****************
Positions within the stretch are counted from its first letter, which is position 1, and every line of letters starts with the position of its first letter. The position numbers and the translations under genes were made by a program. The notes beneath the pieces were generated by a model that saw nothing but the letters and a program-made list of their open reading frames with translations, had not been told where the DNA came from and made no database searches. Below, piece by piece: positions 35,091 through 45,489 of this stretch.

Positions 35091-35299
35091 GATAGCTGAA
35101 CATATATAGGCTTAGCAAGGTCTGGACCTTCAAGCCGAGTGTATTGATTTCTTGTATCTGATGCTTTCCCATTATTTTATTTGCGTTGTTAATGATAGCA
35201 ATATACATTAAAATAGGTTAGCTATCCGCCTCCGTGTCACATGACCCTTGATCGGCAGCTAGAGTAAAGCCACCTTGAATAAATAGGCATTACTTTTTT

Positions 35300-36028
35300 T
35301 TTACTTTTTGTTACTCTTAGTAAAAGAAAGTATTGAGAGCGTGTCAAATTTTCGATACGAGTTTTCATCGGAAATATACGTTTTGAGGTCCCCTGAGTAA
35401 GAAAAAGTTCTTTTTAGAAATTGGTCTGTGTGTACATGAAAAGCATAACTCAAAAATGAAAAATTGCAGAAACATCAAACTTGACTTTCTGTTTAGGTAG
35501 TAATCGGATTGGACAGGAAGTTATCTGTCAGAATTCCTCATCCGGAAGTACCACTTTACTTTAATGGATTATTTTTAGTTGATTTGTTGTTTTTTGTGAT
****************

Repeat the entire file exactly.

Positions within the stretch are counted from its first letter, which is position 1, and every line of letters starts with the position of its first letter. The position numbers and the translations under genes were made by a program. The notes beneath the pieces were generated by a model that saw nothing but the letters and a program-made list of their open reading frames with translations, had not been told where the DNA came from and made no database searches. Below, piece by piece: positions 35,091 through 45,489 of this stretch.

Positions 35091-35299
35091 GATAGCTGAA
35101 CATATATAGGCTTAGCAAGGTCTGGACCTTCAAGCCGAGTGTATTGATTTCTTGTATCTGATGCTTTCCCATTATTTTATTTGCGTTGTTAATGATAGCA
35201 ATATACATTAAAATAGGTTAGCTATCCGCCTCCGTGTCACATGACCCTTGATCGGCAGCTAGAGTAAAGCCACCTTGAATAAATAGGCATTACTTTTTT

Positions 35300-36028
35300 T
35301 TTACTTTTTGTTACTCTTAGTAAAAGAAAGTATTGAGAGCGTGTCAAATTTTCGATACGAGTTTTCATCGGAAATATACGTTTTGAGGTCCCCTGAGTAA
35401 GAAAAAGTTCTTTTTAGAAATTGGTCTGTGTGTACATGAAAAGCATAACTCAAAAATGAAAAATTGCAGAAACATCAAACTTGACTTTCTGTTTAGGTAG
35501 TAATCGGATTGGACAGGAAGTTATCTGTCAGAATTCCTCATCCGGAAGTACCACTTTACTTTAATGGATTATTTTTAGTTGATTTGTTGTTTTTTGTGAT